To our knowledge, this is the first study in the literature to assess FD topics that are of interest to international partners and underscores the potential for discordance between perceived and actual needs and priorities for FD education. This pilot demonstrates the need for a much larger mixed-methods study including a sufficient number of international participants that would allow for rigorous quantitative subgroup analysis as well as derivation of new faculty development topics from qualitative assessments. We also encourage academic partners to repeat this exercise locally and globally with the goal of identifying these differences and facilitating appropriate prioritization of FD activities.

Acknowledgments

Financial Support: The authors were supported by their primary institutions during the creation of this work.

Prior Presentations of This Work: This abstract was derived from a presentation at the AAFP Global Health Workshop in Atlanta, Georgia, September 8, 2016.

References

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Lead Author

Esther M. Johnston, MD, MPH

Affiliations: National Family Medicine Residency at HealthPoint, Auburn, WA

Co-Authors

Daria Szkwarko, DO, MPH - University of Massachusetts, Department of Family Medicine and Community Health, and Alpert School of Medicine, Brown University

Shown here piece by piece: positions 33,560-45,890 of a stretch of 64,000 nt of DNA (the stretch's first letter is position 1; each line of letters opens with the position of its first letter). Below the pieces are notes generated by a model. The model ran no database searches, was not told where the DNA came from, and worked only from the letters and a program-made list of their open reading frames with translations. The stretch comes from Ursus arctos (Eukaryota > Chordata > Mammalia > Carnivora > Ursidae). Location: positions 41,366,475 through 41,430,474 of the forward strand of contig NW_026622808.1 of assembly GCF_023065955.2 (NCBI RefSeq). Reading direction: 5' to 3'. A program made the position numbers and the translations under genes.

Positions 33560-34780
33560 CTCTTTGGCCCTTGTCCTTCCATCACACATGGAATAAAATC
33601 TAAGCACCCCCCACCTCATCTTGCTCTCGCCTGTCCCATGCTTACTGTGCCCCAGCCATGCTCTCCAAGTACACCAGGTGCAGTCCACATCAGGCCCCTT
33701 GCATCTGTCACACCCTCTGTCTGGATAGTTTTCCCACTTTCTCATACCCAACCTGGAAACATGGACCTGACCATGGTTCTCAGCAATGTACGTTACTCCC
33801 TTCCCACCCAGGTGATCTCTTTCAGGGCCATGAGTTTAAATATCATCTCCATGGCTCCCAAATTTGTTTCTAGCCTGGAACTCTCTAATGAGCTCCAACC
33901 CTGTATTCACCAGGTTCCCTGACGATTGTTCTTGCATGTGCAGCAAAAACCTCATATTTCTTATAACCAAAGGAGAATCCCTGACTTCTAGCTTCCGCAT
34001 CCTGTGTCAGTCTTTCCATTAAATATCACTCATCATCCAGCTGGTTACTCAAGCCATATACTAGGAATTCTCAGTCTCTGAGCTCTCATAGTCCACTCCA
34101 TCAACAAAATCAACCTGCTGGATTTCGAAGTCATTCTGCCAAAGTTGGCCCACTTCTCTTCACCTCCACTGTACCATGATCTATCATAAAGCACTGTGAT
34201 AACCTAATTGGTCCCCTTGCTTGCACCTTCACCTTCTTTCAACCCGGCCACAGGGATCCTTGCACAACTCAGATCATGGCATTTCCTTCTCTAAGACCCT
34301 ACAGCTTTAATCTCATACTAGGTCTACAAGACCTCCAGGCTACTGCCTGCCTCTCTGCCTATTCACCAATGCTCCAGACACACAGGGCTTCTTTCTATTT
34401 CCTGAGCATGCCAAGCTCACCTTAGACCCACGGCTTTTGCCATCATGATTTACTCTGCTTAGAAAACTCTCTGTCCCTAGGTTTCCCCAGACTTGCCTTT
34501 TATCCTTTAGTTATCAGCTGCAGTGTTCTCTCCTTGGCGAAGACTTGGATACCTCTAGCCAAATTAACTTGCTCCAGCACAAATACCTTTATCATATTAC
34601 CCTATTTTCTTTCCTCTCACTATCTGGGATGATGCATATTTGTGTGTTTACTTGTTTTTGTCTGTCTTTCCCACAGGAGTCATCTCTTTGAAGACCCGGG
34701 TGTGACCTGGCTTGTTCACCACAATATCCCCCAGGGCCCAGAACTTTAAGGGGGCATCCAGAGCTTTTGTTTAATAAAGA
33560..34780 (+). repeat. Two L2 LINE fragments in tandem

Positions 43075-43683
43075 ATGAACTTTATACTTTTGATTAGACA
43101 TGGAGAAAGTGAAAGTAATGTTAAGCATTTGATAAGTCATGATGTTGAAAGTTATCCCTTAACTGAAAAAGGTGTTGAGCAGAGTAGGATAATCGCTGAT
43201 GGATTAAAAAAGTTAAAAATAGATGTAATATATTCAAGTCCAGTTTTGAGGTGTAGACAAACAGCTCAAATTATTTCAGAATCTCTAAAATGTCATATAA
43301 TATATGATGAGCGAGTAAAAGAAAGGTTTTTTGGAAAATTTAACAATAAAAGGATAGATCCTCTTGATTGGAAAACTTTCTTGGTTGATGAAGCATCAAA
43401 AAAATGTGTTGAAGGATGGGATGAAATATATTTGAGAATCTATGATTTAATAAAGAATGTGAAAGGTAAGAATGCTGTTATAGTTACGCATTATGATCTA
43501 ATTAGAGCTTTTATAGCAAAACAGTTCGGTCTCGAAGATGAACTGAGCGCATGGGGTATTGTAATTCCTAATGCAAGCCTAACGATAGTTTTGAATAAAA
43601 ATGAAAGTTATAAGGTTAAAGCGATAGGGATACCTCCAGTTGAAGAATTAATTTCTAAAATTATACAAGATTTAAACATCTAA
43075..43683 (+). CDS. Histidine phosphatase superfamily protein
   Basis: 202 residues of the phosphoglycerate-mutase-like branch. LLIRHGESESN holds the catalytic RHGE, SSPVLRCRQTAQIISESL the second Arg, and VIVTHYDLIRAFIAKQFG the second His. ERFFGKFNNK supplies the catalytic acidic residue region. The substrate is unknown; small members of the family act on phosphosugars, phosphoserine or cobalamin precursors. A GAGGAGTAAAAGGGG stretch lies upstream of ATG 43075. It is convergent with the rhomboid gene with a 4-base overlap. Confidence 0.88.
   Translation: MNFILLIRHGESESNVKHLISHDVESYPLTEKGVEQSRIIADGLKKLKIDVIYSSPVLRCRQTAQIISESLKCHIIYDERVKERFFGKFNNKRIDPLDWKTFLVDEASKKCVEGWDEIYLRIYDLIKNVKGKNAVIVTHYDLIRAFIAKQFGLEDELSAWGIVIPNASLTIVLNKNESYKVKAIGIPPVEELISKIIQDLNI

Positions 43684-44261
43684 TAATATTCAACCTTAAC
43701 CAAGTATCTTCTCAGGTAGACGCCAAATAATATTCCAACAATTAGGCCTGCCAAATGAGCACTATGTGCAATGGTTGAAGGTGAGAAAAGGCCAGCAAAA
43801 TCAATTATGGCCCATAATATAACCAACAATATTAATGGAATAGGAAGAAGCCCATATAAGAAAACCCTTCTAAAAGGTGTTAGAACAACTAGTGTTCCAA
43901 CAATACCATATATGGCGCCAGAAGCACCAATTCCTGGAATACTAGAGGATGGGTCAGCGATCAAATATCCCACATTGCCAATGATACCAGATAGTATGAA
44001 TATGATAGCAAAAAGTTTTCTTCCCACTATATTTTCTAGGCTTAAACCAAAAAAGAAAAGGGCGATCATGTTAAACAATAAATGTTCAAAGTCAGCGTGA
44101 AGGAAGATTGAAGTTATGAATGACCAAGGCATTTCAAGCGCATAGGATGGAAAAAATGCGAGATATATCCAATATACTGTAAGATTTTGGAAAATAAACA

Ann E. Evensen, MD - University of Wisconsin School of Medicine and Public Health

David Klee, MD, FAAFP - Michigan State University, and Munson Family Medicine Residency, Traverse City, MI

Olga Valdman, MD - University of Massachusetts

William E. Cayley, MD, MDiv - University of Wisconsin School of Medicine and Public Health, and Prevea Family Medicine Residency

Fadya El Rayess, MD, MPH - Alpert School of Medicine, Brown University

Corresponding Author

Esther M. Johnston, MD, MPH

Correspondence: Wright Center for Graduate Medical Education National Family Medicine Residency at HealthPoint, 923 Auburn Way North, Auburn, WA 98002. Cell: 310-722-6742 Office: 253-351-3900 Fax: 253-804-3222

Email: esthermjohnston@gmail.com